Tournament of the mind

Mental health Sports stars are up against huge psychological pressure

02 August 2017 - 07:07 By Andile Ndlovu
CAN'T FAKE IT Venus Williams has beaten the oddsPicture: Gilbert Carrasquillo/Getty Images
CAN'T FAKE IT Venus Williams has beaten the oddsPicture: Gilbert Carrasquillo/Getty Images

One of the most memorable quotes I've ever heard being uttered by a sportsman came from tennis icon Venus Williams during her inspiring run at the Australian Open (where she lost in the final to younger sister Serena) earlier this year.

I thought about it again this week after learning of SA Rugby's laudable decision to launch a mental health helpline to assist players with their psychological needs.

Venus had defied Sjögren's Syndrome - an autoimmune condition - and age (she turned 37 almost two months ago) to reach her first final in over seven years.

After defeating Coco Vandeweghe in three sets in the semifinal, she was asked about her status as a role model - and whether she reflected on it.

Cue Venus: "What I will say about sport, I think why people love sport so much, is because you see everything in a line. In that moment there is no do-over, there's no retake, there is no voice-over. It's triumph and disaster witnessed in real time. This is why people live and die for sport, because you can't fake it. You can't. It's either you do it or you don't.

"People relate to the champion. They also relate to the person who didn't win because we all have those moments in our life.

"Is it an athlete's job to inspire? Inherently what I think athletes do at a top level inspires people, but each person takes that responsibility differently."

What we don't consider, as sports fans, are the endless hours of preparation, the highs of being on the biggest stage - and the loneliness, once the adulation has died down, of resuming their lives.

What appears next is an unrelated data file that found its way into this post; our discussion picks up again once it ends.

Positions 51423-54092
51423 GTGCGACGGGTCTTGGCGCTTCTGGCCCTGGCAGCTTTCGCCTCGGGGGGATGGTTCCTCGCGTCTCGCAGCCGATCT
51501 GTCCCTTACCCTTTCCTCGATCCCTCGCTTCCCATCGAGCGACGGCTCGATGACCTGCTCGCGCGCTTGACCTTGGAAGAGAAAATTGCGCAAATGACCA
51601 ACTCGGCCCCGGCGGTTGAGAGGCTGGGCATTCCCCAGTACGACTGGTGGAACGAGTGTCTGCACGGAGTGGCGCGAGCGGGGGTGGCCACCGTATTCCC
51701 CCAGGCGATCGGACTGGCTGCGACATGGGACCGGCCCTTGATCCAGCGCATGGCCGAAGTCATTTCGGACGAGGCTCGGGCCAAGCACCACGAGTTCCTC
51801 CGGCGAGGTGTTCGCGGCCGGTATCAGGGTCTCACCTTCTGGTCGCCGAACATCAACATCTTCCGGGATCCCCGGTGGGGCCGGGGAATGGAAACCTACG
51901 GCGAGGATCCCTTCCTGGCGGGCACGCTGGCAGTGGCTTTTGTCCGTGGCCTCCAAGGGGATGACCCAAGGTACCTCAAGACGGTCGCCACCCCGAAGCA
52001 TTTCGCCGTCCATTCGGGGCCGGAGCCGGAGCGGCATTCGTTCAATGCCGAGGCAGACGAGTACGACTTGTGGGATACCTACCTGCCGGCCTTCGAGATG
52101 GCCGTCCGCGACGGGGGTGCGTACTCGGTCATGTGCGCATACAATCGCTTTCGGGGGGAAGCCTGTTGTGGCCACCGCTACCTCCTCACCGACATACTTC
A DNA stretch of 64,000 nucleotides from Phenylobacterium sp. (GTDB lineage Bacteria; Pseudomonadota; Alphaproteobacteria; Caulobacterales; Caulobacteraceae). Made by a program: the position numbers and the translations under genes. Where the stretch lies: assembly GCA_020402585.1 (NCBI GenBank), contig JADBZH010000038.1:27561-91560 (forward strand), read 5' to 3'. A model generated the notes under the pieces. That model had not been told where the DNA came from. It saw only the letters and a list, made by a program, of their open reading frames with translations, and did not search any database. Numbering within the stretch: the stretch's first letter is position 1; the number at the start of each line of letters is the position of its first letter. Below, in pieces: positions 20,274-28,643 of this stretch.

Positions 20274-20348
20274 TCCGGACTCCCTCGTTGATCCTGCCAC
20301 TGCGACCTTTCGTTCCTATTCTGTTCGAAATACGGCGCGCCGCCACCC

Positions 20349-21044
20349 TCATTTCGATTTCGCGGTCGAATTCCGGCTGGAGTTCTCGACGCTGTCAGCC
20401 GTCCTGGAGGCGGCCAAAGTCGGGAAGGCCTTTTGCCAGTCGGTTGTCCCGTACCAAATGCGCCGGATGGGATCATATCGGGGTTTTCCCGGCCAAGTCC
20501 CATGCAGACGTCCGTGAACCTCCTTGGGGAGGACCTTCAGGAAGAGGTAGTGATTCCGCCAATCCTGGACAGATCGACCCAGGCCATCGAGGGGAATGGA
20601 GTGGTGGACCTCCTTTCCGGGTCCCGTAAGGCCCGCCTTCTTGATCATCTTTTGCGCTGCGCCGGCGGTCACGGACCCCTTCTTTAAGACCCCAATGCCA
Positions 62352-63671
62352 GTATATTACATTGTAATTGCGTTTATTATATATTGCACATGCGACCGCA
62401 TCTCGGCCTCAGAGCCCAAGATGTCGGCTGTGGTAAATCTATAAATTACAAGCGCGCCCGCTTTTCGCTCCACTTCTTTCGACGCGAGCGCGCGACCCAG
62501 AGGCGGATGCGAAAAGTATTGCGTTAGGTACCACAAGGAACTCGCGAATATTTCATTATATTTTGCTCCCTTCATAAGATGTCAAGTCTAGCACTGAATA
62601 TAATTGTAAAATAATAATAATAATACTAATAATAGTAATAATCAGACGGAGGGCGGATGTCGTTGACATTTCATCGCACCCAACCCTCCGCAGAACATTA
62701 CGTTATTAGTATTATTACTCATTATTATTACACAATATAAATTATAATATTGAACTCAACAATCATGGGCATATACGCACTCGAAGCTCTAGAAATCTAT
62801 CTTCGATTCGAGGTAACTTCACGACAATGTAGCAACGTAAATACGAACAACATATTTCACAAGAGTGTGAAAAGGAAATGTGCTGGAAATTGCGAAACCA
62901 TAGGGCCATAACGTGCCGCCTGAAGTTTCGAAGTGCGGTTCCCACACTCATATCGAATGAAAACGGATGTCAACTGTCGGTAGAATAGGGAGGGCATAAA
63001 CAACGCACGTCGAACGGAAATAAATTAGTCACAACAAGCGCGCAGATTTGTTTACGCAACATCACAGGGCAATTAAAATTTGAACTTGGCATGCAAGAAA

We don't consider that the athlete will have to live with the burden of disappointing their fans, but mostly themselves after an underwhelming performance. Those must be some of the loneliest moments of any athlete's career - when it is time to collect all the broken pieces and try to mould something resembling normalcy, because the world won't afford you much time.

We argue that sportsmen -and indeed, all famous personalities - earn exorbitant amounts of money, as if that exempts them from suffering from mental insecurities, as if there was some sort of bank where they could deposit cash to alleviate chronic depression or anxiety or PTSD or a bipolar disorder.

I'm sure sports stars including cricketer Jonathan Trott ("As soon as I put my tracksuit on, it was like a trigger. I was going back into that arena, that pressure cooker, that place of judgment"), tennis legend Andre Agassi ("I play tennis for a living even though I hate tennis, hate it with a dark and secret passion and always have''), and former Bafana Bafana midfielder Delron Buckley ("During my first year at [Borussia] Dortmund, I fell into such a depression that I wanted to kill myself - because the pressure was too high"), would have done so to save themselves the confusion and stigma.

Just like a CEO who has to explain to investors why a corporation is leaking millions, every team is made up of CEOs - each has a responsibility to the public, the thousands of investors in their sport. They occupy the upper echelons of their sporting codes, so they face the most intense scrutiny - and very little time away from the spotlight. It's stressful just thinking about it. Imagine being in the middle of the whirlwind, where everything is ephemeral yet the pressure is perennial.

SA Rugby's confidential helpline programme was set up by former Springbok team performance psychologist Pieter Kruger alongside his team of professionals at North West University. Apparently a roadshow to each of the 14 professional rugby unions is planned soon.

SA Rugby must be commended. The various associations and federations nationwide should follow suit or do even better - so too, government and the healthcare sector. We may have frameworks and policies such as the Mental Health Care Act, but instances such as the Life Esidimeni tragedy, when 94 mentally ill patients died, remind us that mental health is still not taken as seriously as it should. It also smashes the myth that mental illness is only a problem for some and not others.